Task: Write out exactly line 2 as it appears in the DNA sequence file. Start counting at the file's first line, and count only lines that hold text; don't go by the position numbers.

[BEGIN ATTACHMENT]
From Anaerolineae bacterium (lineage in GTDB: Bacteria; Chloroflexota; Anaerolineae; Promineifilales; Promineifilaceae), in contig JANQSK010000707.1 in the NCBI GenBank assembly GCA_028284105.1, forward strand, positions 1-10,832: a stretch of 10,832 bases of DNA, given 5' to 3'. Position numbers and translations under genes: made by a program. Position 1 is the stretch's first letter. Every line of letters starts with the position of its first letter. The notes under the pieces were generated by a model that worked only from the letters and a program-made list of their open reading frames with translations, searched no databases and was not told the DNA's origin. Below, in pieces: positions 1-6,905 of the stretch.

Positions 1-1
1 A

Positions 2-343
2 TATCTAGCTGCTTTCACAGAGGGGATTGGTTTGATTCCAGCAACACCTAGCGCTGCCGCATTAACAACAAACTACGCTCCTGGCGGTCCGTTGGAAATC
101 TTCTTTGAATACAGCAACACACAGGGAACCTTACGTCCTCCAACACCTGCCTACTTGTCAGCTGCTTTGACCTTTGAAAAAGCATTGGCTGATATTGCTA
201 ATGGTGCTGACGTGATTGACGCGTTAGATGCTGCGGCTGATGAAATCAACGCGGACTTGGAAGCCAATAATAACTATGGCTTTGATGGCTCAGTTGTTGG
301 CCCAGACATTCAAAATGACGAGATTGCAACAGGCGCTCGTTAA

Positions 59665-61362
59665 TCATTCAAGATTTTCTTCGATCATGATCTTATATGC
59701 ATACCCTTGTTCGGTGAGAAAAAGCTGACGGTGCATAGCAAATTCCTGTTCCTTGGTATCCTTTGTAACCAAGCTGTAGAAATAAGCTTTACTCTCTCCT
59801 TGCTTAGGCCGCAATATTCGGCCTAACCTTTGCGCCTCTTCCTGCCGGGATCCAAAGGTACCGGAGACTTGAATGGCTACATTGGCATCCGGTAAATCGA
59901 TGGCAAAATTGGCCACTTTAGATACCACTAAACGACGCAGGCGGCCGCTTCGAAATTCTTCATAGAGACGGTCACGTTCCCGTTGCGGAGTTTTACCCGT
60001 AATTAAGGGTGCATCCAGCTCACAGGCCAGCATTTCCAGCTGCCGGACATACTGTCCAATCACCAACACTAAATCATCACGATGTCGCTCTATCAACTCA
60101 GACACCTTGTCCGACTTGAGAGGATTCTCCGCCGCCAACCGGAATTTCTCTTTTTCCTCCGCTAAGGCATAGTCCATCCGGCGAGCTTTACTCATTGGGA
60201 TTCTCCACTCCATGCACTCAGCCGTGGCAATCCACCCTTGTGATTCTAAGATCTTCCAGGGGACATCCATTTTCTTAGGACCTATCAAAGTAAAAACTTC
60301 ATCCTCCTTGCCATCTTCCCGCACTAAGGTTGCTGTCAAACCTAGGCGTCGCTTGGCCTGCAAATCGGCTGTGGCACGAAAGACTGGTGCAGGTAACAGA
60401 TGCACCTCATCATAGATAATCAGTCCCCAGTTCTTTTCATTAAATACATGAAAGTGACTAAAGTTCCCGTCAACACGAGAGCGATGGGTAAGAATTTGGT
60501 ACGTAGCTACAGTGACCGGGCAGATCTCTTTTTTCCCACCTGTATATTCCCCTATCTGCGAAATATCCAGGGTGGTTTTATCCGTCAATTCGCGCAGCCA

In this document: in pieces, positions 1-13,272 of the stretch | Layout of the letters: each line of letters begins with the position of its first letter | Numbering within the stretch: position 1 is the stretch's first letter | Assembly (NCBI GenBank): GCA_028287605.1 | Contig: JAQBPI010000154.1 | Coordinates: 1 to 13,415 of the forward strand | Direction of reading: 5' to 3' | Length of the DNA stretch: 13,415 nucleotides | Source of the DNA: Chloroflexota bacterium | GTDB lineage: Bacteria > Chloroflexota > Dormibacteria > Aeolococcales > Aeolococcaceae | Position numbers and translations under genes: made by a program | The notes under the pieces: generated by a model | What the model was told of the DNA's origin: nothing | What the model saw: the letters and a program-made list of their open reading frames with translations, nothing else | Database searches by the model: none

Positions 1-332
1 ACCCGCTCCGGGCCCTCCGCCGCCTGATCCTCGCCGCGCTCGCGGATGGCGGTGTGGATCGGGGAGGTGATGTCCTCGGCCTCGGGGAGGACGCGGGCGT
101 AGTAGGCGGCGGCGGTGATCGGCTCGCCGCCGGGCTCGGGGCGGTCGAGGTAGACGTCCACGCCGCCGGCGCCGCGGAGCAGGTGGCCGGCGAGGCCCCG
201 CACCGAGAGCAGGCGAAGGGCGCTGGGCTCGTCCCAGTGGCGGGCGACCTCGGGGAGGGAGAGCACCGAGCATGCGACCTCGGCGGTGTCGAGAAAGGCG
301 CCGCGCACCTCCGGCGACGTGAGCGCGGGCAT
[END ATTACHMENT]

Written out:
Positions 1-1